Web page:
The Pensions Institute report has painted a bleak picture of a pensions industry with reforms and rapid market changes conspiring to reduce choice for consumers.
Pensions Freedoms allow those over 55 to withdraw funds but there has been a dearth of new products that offer flexibility and guaranteed income.
The industry is also struggling to adapt to regulatory and technological change, according to the Pensions Institute report at Cass Business School.
The research paper is entitled: ‘The Meaning of Life 2: The UK life company business model in the context of dramatic changes to the political landscape and the investment and private-sector pensions market.
The report updates the findings of the Pensions Institute’s November 2015 investigation into the UK’s life company business model.
Outlining the challenges, report author Pádraig Floyd said: “There are conflicting policy signals coming, on the one hand, from the encouragement to save for retirement via auto-enrolment and on the other, from the freedom to withdraw funds from age 55, with no obligation to secure a life-long income.
“As the report details, in a few years’ time there is the real prospect that there could be no private-sector providers of longevity risk cover. This will result in the state having to bail out those who outlive their pension assets and could severely damage future intergenerational solidarity.”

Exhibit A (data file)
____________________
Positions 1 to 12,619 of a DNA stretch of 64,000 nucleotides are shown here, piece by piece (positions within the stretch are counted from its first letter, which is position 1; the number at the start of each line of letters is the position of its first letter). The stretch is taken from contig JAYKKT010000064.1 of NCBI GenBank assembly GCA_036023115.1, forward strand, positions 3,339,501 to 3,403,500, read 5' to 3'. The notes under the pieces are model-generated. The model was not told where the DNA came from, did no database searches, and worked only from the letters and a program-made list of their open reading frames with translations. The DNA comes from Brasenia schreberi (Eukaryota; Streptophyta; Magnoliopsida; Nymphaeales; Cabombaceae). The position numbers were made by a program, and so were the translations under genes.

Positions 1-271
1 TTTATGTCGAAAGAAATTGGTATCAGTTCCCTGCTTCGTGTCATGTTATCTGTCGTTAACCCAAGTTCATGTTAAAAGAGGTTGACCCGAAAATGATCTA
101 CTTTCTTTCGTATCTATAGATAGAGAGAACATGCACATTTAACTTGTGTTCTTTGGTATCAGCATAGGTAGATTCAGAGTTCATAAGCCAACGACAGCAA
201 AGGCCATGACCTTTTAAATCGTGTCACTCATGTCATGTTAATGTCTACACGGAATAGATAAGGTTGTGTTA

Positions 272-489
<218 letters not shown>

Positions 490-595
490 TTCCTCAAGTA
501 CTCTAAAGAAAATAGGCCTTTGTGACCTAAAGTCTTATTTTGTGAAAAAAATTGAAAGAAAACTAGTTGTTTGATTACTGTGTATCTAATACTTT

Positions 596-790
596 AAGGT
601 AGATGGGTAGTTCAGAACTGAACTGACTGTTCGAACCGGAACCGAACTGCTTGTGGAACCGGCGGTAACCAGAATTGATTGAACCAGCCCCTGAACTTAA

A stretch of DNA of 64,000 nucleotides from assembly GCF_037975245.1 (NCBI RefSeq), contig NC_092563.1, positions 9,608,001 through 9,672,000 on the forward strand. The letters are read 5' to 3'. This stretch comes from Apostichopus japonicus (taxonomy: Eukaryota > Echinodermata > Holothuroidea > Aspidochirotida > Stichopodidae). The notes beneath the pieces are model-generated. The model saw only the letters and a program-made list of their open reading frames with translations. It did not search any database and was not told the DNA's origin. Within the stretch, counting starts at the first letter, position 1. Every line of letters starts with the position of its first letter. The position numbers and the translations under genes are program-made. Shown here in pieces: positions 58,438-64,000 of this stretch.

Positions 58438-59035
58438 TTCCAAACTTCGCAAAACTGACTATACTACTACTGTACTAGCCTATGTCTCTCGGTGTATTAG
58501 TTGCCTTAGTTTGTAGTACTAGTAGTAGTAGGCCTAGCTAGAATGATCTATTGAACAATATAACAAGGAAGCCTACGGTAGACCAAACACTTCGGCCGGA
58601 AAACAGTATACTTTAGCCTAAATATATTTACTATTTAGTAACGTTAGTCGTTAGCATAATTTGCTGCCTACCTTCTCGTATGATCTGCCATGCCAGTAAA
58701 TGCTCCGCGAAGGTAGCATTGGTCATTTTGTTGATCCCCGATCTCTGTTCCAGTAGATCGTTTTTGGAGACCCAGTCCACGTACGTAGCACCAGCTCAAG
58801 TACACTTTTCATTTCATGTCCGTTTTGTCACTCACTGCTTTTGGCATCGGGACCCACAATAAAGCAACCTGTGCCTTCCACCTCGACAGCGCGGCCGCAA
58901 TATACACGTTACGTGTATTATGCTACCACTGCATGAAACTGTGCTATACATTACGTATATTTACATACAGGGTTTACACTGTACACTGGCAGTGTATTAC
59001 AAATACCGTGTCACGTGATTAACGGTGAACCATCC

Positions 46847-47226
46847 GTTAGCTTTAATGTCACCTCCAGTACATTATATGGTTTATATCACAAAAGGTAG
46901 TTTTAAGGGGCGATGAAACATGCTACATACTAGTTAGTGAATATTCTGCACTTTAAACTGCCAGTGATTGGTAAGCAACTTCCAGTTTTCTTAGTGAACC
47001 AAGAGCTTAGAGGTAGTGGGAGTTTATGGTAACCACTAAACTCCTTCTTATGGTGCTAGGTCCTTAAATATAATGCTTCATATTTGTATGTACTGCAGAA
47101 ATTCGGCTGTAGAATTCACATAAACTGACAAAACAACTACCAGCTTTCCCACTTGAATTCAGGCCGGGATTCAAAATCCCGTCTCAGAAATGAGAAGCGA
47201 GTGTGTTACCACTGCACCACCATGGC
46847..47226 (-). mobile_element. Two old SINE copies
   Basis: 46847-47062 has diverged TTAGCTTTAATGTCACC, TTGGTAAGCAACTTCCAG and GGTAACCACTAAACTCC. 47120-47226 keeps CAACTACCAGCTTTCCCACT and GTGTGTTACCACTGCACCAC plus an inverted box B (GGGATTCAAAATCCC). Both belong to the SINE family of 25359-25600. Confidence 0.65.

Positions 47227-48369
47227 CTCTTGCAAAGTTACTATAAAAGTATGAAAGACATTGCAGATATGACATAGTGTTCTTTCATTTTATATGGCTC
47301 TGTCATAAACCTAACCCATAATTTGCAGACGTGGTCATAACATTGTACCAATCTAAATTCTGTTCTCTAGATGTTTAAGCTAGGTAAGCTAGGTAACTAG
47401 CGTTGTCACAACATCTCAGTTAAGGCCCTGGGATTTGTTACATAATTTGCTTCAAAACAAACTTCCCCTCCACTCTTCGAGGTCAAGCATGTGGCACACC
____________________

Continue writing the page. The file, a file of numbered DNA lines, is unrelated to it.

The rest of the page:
Clive Bannister, chief executive of the Phoenix Group, the sponsor of the report, said: “The intervening years between the two Meaning of Life reports has seen unprecedented change both within the life industry and in wider society.
“These dynamics are set to have a profound effect upon the shape of the market. It is vital the industry works with policymakers to ensure the best possible outcomes for consumer protection and the sector’s own future.”
The report’s key findings include:
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